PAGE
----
Tyrone Harris, 18, was shot Sunday by plainclothes officers, and authorities say the video appears to show him pulling a weapon from his waistband. Harris is in critical condition and is charged with four counts of assault on law enforcement, five counts of armed criminal action, and one count of shooting at a motor vehicle, NBC News reports. The video was given to the police by a local business.

Police said the officers were in an unmarked car when Harris opened fire. The officers chased him on foot, authorities said, and he was shot after he allegedly fired at them with a stolen 9mm handgun. The plainclothes officers are on administrative leave. St. Louis County authorities declared a state of emergency on Monday after the shooting, and at least 150 people have been arrested during protests in and around Ferguson over the past few days. Catherine Garcia

August 10, 2015

St. Louis County Executive Steve Stenger declared a state of emergency Monday following unrest as Ferguson marked the first anniversary of Michael Brown's death.

After a demonstration of 1,000 people Sunday commemorating the death of Brown, an unarmed black man, at the hands of a white officer, police shot and critically injured a young man they said had opened fire on them. Friends identified the injured man as Tyrone Harris, 18.

"The recent acts of violence will not be tolerated in a community that has worked so tirelessly over the last year to rebuild and become stronger," Stenger said in a statement.

On Monday, police started making arrests after at least 50 protesters jumped a police barricade to a courthouse, where they sat down and linked arms, the St. Louis Post-Dispatch reports. Julie Kliegman

August 9, 2015

On the anniversary of Michael Brown's death, hundreds of people gathered in Ferguson, Missouri, to take part in a march and observe nearly five minutes of silence.

The silence began at 12:02 p.m. Sunday, the time Brown was fatally shot by Officer Darren Wilson on Aug. 9, 2014, and lasted 4.5 minutes to represent the 4.5 hours his body remained in the street, The Associated Press reports. The march was led by Brown's father, Michael Brown Sr., who thanked supporters for not letting his son's death be "swept under the carpet." A church service was held later in the day, and Brown also took part in a parade on Saturday. Some protests occurred, including one outside of the Ferguson police headquarters, but none were close to the size of the demonstrations that took place following the shooting. Catherine Garcia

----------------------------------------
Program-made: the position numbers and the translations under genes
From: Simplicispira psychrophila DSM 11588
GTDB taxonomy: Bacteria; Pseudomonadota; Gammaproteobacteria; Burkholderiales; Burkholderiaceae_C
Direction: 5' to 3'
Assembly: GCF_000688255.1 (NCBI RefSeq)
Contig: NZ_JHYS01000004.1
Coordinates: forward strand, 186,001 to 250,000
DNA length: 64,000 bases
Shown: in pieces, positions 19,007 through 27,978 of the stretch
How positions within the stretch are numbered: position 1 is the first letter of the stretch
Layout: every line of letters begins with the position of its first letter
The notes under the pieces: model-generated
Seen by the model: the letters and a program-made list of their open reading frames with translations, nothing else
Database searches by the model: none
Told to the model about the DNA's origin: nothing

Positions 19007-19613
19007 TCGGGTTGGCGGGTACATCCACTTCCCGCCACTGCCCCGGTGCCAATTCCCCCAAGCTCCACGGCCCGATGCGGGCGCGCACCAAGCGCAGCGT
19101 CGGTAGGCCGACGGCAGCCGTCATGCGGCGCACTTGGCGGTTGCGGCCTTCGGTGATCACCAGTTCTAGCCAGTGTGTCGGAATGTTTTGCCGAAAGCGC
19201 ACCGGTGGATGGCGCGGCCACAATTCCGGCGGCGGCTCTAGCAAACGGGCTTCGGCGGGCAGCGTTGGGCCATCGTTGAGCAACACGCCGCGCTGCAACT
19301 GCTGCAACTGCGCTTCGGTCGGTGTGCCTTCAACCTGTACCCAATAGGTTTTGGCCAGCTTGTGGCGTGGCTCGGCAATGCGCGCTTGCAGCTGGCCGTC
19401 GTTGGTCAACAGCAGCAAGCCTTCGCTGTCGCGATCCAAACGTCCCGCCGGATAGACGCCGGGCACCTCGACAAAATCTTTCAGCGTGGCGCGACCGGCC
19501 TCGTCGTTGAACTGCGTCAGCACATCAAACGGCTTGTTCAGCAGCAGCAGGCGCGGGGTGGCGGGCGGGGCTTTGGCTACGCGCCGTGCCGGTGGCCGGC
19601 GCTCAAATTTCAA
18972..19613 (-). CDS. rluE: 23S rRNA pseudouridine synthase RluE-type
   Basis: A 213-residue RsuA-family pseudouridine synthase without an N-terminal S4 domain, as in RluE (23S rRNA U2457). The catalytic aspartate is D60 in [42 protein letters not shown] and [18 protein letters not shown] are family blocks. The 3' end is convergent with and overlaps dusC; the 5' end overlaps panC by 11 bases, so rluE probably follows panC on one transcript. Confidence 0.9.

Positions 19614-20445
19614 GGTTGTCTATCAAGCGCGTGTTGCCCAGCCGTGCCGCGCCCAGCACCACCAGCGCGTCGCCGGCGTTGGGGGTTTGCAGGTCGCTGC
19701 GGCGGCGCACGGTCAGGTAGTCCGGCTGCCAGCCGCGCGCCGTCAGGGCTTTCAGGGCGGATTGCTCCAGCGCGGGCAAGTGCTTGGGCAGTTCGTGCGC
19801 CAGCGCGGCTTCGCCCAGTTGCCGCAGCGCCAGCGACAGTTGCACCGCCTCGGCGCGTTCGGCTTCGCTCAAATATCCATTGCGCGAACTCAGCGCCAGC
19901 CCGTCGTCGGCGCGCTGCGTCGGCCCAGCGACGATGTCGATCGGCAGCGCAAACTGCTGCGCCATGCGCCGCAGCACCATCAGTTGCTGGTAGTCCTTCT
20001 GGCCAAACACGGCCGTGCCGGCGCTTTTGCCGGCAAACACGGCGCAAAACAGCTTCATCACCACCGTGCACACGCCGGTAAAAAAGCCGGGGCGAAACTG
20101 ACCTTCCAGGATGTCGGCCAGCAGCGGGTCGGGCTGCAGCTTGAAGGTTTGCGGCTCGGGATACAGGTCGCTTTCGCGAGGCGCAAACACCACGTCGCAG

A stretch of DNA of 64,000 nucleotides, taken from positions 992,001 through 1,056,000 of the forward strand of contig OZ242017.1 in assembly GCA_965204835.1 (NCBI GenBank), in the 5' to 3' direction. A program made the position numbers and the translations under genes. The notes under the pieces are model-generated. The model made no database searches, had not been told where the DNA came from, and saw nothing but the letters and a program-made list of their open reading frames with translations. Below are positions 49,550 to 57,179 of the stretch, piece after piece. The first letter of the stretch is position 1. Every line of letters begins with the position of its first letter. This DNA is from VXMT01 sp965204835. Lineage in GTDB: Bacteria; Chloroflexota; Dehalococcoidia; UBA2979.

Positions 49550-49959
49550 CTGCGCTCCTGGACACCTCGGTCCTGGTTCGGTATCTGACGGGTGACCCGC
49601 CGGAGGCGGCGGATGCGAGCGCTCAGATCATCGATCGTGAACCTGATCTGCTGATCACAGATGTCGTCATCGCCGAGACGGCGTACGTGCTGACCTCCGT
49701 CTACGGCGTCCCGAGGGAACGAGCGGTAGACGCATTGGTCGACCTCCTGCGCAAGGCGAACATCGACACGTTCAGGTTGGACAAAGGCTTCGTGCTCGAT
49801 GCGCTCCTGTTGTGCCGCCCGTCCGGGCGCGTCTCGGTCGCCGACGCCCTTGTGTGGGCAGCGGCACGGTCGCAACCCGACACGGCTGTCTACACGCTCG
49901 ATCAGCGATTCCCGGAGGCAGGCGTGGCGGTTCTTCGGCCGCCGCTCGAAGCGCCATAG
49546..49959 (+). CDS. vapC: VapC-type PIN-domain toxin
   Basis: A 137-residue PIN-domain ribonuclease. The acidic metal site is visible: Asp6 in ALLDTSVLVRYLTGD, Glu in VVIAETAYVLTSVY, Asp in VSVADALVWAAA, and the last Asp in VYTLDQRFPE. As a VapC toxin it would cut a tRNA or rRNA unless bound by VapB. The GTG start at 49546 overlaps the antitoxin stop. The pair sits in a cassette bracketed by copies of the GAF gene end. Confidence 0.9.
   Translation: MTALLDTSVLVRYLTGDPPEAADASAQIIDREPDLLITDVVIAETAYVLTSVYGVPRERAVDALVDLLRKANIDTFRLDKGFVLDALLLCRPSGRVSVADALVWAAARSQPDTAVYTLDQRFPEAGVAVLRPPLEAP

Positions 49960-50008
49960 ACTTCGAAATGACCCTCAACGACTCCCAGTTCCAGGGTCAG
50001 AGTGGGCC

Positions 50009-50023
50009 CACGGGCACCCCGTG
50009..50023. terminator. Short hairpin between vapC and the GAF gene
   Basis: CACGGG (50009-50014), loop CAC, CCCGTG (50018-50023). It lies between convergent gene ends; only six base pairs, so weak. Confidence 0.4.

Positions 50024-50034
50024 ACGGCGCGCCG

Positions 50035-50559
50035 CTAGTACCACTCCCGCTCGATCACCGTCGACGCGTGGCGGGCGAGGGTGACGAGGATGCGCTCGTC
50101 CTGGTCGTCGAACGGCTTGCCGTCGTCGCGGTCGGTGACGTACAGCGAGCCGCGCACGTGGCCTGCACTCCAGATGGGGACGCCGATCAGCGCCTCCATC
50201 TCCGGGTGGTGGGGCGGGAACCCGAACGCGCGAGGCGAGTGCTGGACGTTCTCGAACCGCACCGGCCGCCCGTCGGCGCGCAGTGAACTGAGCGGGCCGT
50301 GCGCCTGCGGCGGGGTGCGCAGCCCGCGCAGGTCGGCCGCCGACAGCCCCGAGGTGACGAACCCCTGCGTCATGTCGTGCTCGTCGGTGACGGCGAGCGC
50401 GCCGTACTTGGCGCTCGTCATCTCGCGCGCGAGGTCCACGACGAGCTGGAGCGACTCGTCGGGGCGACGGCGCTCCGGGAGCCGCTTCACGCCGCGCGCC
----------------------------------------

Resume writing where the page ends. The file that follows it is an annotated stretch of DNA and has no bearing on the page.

August 9, 2015

One year after Michael Brown, an unarmed black man, was fatally shot in Ferguson, Missouri, by a white cop, NPR sat down with President Barack Obama. Morning Edition host Steve Inskeep suggested Obama would not have put such an emphasis on race in his first term for political reasons, an idea the President pushed back against.

"I feel a great urgency to get as much done as possible," Obama said. "And, there's no doubt that after over six and a half years on this job, I probably have an easier time juggling a lot of different issues. And, it may be that my passions show a little bit more."

Michael Brown Sr. led a march through Ferguson on Saturday to commemorate his son, whose death sparked nationwide protests against police brutality. Julie Kliegman

August 8, 2015

One day shy of a year after Michael Brown was shot and killed in Ferguson, Missouri, his father led a march from the site of his death to the high school where Brown had graduated from days before.

Michael Brown Sr. hasn't shaved his beard since his son died.

"Everything I can't say is here," he told CNN, touching his beard. He said he'd shave it once he sees signs of justice, which he isn't particularly optimistic about. His son's shooting sparked nationwide Black Lives Matter protests that continue today, as other unarmed black men are killed by police officers.

Darren Wilson, a white police officer, fatally shot Brown, an unarmed black teenager, on Aug. 9, 2014. Wilson, who stepped down from the police department in November, was cleared of wrongdoing by the U.S. Justice Department and a grand jury. Julie Kliegman